COLUMBUS, Ohio -- The 2020-21 basketball season began with enough irregularity and uncertainty that area high schools were left to wonder if a season could even take place.
The pandemic did no favors to the Upper Arlington Golden Bears, one of the region's winningest programs over the last decade. During key conditioning and early developmental stages of the season, the Bears were forced to shut down twice for an extended period of time.
Yet for Nick Heath, an expected leader and top player for the Bears, he couldn't get into the physical shape he knew was necessary as the season approached.
"At the start of the year, I thought I was just in poor conditioning," the six-foot-four rising senior wing said. "I would run up the court and get tired instantly. My muscles were super tight. It was hard to breathe, like the equivalent of a heavy smoker."
His coaches also noticed the lack of motor and started to wonder if something was wrong.
"I kept thinking to myself, 'this is not the kid I know,'" head coach Tim Casey said. "It wasn't in his character to [not do the little things]. He's super invested, he's a hard worker and the fact he wasn't doing the little things, was amazing to me."
Naturally, the thought of being infected with COVID-19 came to mind, especially as the heart condition myocarditis was becoming more prevalent amongst athletes. Yet after countless negative tests, Heath figured he was ok and simply wasn't pushing himself hard enough.
As the season progressed, Heath continued to play and played mostly well, averaging over 11 points per game and often times was one of his team's top performers.
"When he's right, he's probably one of the best pure shooters I've ever coached," said Casey, who is entering his 21st season as Upper Arlington's head coach, having coached countless Division I and II players during his tenure.
Heath would also credit his strong shooting skills as to how he was able to even contribute at all.
"If I couldn't shoot the three, I probably wouldn't have been too productive," Heath said. "My defense was really hurt and I wasn't as aggressive driving the ball."
Nick's mother, Leslie, couldn't help but notice her son did not look himself on the court.
"I will never be mad if your shot is not going in, but if you're not giving it 100%, that's on you," Leslie said. "But Nick always goes 100%. I knew that wasn't him out there, something was up."
That realization became undoubtedly clear when UA played Walnut Ridge in the first round of the district tournament.
"During warm-ups, my heart felt like it was going to explode," Heath said. "I tried to play for two minutes, but I just couldn't do it."
Heath took himself out of the game. His coaches knew something was wrong and it was time to see a doctor. Heath would get his blood tested which revealed his hemoglobin and iron levels were alarmingly low.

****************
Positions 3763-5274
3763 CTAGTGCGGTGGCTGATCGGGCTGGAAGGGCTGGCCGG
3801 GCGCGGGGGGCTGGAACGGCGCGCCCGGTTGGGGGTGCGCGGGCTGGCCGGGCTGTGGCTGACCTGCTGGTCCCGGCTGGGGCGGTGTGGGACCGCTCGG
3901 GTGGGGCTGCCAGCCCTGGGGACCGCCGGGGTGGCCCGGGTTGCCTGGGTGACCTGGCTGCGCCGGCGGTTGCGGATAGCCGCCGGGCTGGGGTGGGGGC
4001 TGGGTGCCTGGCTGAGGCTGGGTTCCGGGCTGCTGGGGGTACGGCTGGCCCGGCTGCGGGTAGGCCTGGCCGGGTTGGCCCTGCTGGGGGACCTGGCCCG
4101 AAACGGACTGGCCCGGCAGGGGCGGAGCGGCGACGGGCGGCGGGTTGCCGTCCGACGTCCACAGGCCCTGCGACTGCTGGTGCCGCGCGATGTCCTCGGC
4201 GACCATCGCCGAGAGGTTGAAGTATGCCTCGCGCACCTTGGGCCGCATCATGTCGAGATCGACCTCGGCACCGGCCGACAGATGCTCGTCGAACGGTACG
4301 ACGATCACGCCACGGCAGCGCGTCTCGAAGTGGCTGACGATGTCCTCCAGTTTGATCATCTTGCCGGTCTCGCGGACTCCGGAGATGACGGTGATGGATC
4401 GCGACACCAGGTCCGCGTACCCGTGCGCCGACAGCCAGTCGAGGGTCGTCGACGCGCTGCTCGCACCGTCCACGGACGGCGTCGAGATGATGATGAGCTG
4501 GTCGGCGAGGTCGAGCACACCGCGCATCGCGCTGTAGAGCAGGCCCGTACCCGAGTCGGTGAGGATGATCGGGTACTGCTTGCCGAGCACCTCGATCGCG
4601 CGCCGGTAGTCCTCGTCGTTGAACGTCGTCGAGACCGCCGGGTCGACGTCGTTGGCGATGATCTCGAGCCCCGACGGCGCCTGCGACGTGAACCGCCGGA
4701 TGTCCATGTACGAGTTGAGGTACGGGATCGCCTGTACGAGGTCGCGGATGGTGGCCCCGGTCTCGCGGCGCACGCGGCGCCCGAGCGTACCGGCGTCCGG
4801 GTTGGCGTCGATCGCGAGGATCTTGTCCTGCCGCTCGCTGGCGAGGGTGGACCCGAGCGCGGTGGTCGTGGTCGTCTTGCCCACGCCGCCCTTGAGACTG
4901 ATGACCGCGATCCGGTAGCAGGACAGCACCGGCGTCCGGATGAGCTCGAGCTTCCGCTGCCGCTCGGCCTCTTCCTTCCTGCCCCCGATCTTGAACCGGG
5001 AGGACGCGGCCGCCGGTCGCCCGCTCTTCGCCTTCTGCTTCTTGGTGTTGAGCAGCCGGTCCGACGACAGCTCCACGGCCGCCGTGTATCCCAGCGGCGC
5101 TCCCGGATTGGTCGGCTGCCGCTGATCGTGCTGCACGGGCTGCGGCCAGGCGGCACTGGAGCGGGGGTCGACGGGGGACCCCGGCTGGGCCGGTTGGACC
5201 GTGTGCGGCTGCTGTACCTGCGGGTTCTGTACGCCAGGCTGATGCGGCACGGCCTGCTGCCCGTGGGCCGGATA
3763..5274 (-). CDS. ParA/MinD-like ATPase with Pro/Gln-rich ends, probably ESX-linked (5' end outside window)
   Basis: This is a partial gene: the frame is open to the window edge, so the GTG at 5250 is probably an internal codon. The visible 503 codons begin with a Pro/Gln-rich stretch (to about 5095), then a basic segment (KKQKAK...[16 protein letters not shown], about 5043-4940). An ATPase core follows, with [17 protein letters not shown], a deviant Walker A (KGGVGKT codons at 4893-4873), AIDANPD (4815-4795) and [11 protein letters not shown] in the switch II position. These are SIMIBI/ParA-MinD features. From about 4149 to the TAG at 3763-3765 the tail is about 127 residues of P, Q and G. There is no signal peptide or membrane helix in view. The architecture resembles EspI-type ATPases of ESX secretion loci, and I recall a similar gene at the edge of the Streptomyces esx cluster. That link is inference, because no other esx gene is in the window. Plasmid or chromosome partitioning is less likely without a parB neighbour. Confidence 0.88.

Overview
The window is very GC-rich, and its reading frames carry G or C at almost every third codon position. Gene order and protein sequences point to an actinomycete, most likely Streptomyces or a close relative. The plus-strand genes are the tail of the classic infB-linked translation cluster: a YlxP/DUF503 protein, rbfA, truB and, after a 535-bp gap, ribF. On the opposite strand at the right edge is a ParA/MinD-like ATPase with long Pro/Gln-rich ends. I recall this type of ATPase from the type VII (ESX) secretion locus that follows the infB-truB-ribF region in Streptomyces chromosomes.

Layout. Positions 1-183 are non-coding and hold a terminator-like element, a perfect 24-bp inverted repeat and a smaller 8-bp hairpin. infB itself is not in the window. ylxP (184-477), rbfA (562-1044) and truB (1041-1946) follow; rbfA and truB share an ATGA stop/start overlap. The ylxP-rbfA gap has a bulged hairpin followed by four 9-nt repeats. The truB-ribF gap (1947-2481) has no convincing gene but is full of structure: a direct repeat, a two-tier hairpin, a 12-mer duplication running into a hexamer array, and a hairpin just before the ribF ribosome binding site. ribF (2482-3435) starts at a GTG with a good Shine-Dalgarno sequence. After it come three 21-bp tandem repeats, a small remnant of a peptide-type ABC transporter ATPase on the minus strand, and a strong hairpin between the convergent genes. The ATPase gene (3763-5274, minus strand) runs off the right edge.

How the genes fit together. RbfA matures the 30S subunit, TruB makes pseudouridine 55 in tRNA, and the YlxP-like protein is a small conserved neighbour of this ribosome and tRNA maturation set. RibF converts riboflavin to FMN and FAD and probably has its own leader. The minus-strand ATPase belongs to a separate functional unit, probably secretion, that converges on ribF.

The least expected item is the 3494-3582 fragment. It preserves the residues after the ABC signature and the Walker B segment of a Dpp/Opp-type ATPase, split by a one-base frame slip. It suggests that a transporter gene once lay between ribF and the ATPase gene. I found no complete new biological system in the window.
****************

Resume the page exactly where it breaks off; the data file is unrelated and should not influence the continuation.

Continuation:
After additional tests and a cat scan, doctors caught a 3-inch mass on Heath's spleen, depleting him of his red blood cells and was the driving cause of his abnormally-low energy levels. Heath had played the entire season with anemia.
It was only a matter of time before Heath could no longer produce any energy at all. In addition, he risked major injury had his spleen been severely contacted during play.
"The doctors were surprised Nick wasn't already in a hospital, let alone on a basketball court all season," Leslie said.
Once the mass was discovered and told that it could be safely removed, the revelation brought a sense of relief to the Heath family and the UA coaching staff. Relief that Nick would be ok, but also an explanation for a season that never felt right.
"[As the season progressed], it started to wear on me mentally," Heath said. "I wasn't the player I thought I could be."
"It started to take a psychological effect on him," Leslie said.
Despite being anemic, Heath's efforts never waned. "To his credit, not one time did he ever offer an excuse to himself," Casey said. "When we found out [he was anemic], we said 'ok, this makes more sense' as to why he was struggling at times."
Eager to get back on the court, Heath asked his doctor how he could play the AAU season considering he will need his spleen removed. Doctors are able to delay the surgery until end of August, meanwhile Heath gets IV treatment every four weeks to increase the iron in his blood.
"I feel ten times better now since the treatment," Heath said. "I'm in better shape, I'm a better player."
"Nick has had a great summer," Casey said. "I expect him to be an all-conference, all-district type player this season."
Heath also has high expectations for his senior season and beyond as he's visited and been in contact with regional colleges such as Denison, Hillsdale, Heidelberg and Case Western.
"I've been working my whole life to play after high school," Heath said.
If an anemic season couldn't stop him, it's safe to say Heath's hard work will turn his dream into a reality.